Kanban is a low-tech method to keep track of your progress, yet you can use an app to facilitate even further your time management, visualize a board from your laptop or your smart phone and easily share your board. An online app can help to manage a project remotely without sending emails (which is one of the worst project management tool). Trello (check it on trello.com) is a free online application and mobile app to visualize, organize and share your tasks on a board. You can coordinate asynchronous work smoothly meaning without interrupting each others, emails or having the need for constant meetings.

“Writing Articles” board using Trello

Trello is a flexible app that lets you organize a board the way to feel. There is no forced template that you have to fill-in. You can add the number of columns that you need and label them the way you want.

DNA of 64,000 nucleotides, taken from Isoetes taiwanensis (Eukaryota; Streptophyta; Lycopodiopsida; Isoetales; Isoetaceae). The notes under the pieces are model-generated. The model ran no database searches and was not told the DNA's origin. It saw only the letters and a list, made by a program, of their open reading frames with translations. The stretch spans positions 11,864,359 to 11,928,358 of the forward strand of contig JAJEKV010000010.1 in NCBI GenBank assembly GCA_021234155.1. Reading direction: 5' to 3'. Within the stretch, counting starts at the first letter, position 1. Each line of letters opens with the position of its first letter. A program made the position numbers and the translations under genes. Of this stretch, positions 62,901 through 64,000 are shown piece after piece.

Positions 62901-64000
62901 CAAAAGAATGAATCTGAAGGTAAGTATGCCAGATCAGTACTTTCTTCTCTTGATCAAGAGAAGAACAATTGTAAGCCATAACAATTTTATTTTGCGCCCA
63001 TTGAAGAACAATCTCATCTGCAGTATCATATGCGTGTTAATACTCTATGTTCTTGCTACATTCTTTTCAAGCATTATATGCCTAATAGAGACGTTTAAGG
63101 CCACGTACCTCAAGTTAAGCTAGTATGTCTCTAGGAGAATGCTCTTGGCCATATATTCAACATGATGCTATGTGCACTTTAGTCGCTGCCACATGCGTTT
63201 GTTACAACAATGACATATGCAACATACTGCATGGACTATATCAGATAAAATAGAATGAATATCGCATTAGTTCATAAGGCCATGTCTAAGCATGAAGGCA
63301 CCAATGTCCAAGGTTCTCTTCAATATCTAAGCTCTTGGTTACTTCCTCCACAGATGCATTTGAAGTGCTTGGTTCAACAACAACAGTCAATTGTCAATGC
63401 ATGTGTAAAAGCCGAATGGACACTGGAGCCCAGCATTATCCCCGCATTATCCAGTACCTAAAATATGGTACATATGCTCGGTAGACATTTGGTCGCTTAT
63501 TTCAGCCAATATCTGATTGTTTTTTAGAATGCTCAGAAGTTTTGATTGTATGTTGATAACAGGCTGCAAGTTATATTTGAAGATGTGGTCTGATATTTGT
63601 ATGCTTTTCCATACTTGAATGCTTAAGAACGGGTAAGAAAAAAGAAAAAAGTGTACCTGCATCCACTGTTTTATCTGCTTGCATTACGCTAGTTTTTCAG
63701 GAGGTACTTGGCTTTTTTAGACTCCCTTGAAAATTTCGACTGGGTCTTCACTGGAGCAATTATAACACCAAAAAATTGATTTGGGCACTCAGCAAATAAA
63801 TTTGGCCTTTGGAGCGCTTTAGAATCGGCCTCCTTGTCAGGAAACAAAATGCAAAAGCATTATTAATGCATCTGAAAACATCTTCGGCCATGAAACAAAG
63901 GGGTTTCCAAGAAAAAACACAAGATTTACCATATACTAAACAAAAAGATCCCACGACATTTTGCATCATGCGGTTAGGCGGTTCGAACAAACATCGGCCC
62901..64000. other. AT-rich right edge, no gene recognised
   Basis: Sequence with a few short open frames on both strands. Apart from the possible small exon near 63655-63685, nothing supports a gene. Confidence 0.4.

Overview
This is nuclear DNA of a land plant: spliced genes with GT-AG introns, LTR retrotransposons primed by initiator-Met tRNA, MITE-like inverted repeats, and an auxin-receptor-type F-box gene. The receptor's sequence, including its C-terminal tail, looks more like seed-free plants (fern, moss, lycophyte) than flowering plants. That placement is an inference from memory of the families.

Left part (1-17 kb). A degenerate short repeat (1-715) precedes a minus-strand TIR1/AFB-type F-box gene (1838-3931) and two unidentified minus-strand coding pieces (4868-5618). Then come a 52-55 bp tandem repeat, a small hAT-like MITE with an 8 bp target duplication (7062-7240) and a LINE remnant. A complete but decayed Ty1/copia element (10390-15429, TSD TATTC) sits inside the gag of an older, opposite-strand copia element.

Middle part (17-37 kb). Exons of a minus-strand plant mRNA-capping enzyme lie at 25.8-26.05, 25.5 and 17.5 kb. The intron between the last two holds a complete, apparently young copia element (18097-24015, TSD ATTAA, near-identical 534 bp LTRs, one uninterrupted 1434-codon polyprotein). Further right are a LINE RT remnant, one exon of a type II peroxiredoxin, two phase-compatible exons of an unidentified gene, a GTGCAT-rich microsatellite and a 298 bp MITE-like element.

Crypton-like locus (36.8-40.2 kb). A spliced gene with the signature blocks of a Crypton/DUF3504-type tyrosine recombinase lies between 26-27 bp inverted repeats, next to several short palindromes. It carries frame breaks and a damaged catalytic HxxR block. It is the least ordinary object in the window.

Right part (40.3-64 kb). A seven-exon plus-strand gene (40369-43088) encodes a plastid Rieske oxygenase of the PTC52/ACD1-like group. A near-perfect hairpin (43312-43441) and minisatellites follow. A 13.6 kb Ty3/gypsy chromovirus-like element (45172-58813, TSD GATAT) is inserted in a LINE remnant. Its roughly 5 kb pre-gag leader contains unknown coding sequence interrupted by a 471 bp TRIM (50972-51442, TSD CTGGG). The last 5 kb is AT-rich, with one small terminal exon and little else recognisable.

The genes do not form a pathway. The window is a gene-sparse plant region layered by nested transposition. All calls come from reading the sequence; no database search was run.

Kanban Template using Trello. You can check it online at https://trello.com/b/l8jUPtNa

Using a Weekly View to conter Context Switching and induced Multi-tasking

Kanban became to be really meaningful and useful for me, when I started to use it to conter tasks switching and multi-tasking. As the director of education of Blue Lotus, on top of teaching certain classes, I have to deal with Enrollment — Business Development — Social Media Communication — Education — Coordination and Team Management — Writing and Creating Content… One tempting tactic would be to try doing a bit of each task by reacting to the latest emergency, phone call or interruption. As you would imagine, it turns not that productive and rather stressful.